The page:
As you may have noticed, I haven’t written much about Investments over the past few months, as I’ve focused on the recent changes to care funding and pensions. However, there are also major changes to how investment services are charged.
Clean share class
These days, a popular way to hold investments such as ISAs and pensions is via a ‘wrap’ or ‘platform’. These can give access to many types of investments and funds in one place, making it easier to administer. Sometimes part of the annual management charge has been returned to the platform provider as a rebate by the fund manager in return for hosting their funds on the platform. This may mean that the investor may not understand the true cost of the service being provided.
The FCA’s goal is to make the charges clearer and a ban on rebates has now come into effect on all new business and will be banned on legacy business in 2016. This has led to a new term “Clean share class”. These only refer to the fund’s investment charges, whilst the platform charge and any charge for advice are then quoted separately.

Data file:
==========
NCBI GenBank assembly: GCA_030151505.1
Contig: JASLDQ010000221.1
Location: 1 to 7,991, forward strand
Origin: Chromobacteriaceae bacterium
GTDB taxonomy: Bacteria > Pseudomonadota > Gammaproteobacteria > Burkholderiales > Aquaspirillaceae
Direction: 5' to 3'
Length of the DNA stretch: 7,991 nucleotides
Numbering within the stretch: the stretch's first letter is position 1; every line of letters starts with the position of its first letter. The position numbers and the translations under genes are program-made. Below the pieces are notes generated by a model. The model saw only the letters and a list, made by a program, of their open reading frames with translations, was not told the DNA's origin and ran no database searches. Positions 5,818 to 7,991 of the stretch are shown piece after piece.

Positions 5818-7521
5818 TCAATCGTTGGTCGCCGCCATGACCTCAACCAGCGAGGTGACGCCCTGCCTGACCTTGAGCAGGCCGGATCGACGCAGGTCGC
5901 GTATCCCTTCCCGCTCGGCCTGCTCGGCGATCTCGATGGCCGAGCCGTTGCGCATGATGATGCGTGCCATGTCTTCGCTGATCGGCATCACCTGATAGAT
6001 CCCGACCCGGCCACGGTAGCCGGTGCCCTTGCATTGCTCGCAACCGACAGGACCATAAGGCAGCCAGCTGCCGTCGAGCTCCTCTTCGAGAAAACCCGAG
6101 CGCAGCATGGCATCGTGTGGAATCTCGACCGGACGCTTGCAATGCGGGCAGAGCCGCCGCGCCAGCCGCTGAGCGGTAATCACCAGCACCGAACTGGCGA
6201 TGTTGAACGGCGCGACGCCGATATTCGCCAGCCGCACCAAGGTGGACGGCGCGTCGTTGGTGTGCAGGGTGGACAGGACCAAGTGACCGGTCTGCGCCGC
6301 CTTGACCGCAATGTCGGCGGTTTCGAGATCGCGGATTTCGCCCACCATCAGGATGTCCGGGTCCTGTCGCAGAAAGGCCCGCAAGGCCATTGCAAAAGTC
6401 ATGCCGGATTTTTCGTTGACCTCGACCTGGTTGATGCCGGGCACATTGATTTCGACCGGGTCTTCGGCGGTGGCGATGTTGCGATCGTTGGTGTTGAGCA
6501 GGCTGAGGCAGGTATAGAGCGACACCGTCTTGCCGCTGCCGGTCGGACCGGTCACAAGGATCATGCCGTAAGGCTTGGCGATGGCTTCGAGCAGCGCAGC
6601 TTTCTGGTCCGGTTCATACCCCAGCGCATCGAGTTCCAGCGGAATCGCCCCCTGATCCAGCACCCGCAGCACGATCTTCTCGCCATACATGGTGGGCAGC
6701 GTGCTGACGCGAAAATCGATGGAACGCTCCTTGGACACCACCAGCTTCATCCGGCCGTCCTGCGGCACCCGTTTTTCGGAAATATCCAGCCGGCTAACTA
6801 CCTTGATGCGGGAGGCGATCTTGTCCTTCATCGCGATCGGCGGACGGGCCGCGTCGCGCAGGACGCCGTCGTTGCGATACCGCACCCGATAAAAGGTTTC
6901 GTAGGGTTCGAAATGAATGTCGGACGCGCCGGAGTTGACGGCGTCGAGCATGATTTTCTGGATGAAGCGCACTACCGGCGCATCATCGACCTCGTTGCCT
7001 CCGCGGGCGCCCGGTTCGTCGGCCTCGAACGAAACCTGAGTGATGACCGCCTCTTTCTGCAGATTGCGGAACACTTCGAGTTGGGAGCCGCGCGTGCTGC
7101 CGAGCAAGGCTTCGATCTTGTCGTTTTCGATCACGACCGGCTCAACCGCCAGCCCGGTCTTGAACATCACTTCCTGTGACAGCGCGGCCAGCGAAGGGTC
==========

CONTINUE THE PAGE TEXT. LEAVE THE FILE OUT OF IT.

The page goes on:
What’s more, when advisers charge an ongoing service fee, they have to operate an ongoing advice service. At Monetary Solutions, our service covers an annual review for our clients together with up to two visits per year. You can pay us directly or we can be paid by the provider out of the funds that you have invested.
So why should you pay an additional cost for advice?
Having a financial adviser is the equivalent to having a personal trainer in sport. We both help keep your focus on your goals and aspirations, and improve your potential results. For example, a report compiled in 2012 showed the average pension saver (based on a 54 year old) had a retirement fund of £74,554 (advised) compared to £37,277 (non-advised)*.
For advice on your finances, book a free without obligation consultation with us. We’ll be happy to help.
* Daily Express 9 Sept 2012
The value of your investment can go down as well as up and you may get back less than you have put in.